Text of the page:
Let’s play hopscotch in a proverbial minefield.
How should parents evaluate coaches? Perhaps the first question to ask is, should parents do it at all?
The answer to the second question is a resounding yes. Parents ought to have the opportunity to assess their child’s experience. It’s not just because they’re footing the bill; it’s also because they have an important vested interest in the team or organization and it behooves that team to provide an appropriate learning environment. The vast majority of parents want their children’s hockey experiences to be good, safe, and fun ones. People—yes, even hockey parents—are basically reasonable. They recognize when their kids are having a good time and learning. Results may colour their views a bit, but mostly only in the extreme.
The parent perspective is an important one. Whereas a coach may see a child just a handful of hours weekly, the parent lives with the kid. They see the pouts and grins and hear the comments daily. Kids are candid in their views and perceptions. If something is either amiss or going well, a parent will know. It’s through this lens that a parent can share with a team or association how the season has gone. It should have nothing to do with results, unless the team is being blown out and/or showing undisciplined behaviour.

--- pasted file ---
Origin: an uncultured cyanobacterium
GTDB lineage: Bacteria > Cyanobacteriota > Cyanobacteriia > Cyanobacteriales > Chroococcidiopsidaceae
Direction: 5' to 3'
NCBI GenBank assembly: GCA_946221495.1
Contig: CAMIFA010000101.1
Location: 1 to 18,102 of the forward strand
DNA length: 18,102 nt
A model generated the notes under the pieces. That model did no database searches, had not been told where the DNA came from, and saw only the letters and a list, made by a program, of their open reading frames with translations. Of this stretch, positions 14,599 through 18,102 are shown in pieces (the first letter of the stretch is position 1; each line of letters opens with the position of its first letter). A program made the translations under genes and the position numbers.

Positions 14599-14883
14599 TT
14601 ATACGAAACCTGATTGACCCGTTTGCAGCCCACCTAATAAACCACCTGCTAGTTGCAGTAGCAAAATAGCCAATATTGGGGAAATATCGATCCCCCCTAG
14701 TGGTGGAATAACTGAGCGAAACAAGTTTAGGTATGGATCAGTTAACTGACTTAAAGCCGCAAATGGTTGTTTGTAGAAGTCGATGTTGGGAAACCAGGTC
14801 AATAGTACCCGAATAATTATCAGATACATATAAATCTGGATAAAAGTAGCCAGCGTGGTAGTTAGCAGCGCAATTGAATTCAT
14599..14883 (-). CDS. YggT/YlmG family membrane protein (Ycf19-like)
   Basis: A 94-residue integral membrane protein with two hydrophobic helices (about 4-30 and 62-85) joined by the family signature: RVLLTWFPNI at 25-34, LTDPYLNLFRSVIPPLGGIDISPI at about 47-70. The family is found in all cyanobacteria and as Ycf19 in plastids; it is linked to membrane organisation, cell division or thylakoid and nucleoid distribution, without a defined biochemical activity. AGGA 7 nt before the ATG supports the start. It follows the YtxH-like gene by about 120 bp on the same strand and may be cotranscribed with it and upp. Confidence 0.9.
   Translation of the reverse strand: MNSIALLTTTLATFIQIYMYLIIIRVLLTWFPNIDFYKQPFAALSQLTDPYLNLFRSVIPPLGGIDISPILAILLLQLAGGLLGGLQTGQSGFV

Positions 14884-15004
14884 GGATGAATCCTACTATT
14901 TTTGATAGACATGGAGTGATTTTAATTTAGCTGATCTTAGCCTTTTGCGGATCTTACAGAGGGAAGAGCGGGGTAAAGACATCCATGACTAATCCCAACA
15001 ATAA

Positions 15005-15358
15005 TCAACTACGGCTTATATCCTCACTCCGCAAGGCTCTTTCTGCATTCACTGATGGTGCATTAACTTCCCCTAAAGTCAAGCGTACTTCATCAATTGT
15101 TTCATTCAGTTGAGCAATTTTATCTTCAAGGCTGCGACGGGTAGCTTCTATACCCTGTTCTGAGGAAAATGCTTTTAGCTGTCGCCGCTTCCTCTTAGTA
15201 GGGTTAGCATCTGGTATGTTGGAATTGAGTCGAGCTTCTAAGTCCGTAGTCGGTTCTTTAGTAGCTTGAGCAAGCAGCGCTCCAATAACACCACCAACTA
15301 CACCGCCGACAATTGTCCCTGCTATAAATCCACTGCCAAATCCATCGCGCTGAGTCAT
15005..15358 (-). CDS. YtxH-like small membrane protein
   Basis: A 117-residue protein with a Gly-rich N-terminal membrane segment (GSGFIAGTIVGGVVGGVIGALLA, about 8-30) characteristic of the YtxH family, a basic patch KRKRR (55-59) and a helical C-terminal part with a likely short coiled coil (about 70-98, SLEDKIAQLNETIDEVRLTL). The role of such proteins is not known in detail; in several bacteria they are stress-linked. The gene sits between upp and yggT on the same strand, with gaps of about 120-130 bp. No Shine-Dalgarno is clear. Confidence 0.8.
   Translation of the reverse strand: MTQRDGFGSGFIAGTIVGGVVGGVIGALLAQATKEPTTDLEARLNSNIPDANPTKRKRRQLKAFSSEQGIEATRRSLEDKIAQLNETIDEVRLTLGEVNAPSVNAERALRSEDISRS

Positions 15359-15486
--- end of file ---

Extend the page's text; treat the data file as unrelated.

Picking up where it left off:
With some justification, minor hockey bodies are a bit afraid of parents. Perhaps then it’d be better if they got in front of issues through early communication and evaluations that tell parents their voices are going to be heard and their opinions, if explained rationally minus the vitriol, have merit.
What can an evaluation tell us? Plenty if worded smartly with questions which don’t address either actual results or a coach’s technical/tactical skills. Team results in minor hockey don’t correlate well to coaching skills. I’ve seen many great coaches saddled with weak teams in traditionally small poorly developed hockey areas and some horrible coaches whose teams win on sheer talent. There are those, too, who opt to coach teams that have a strong likelihood of winning. How do you measure that?
As far as skills instruction and practice planning are concerned, few parents are qualified to offer accurate, objective observations. They can, however, say if their child enjoyed the practices or improved over the season. They should also be able to report with some conviction whether or not the coach has created a respectful and safe environment both on and off the ice.
In fact, a carefully worded parent survey can put a hockey association in a positive light. It shows the parents’ observations are both valued and important.
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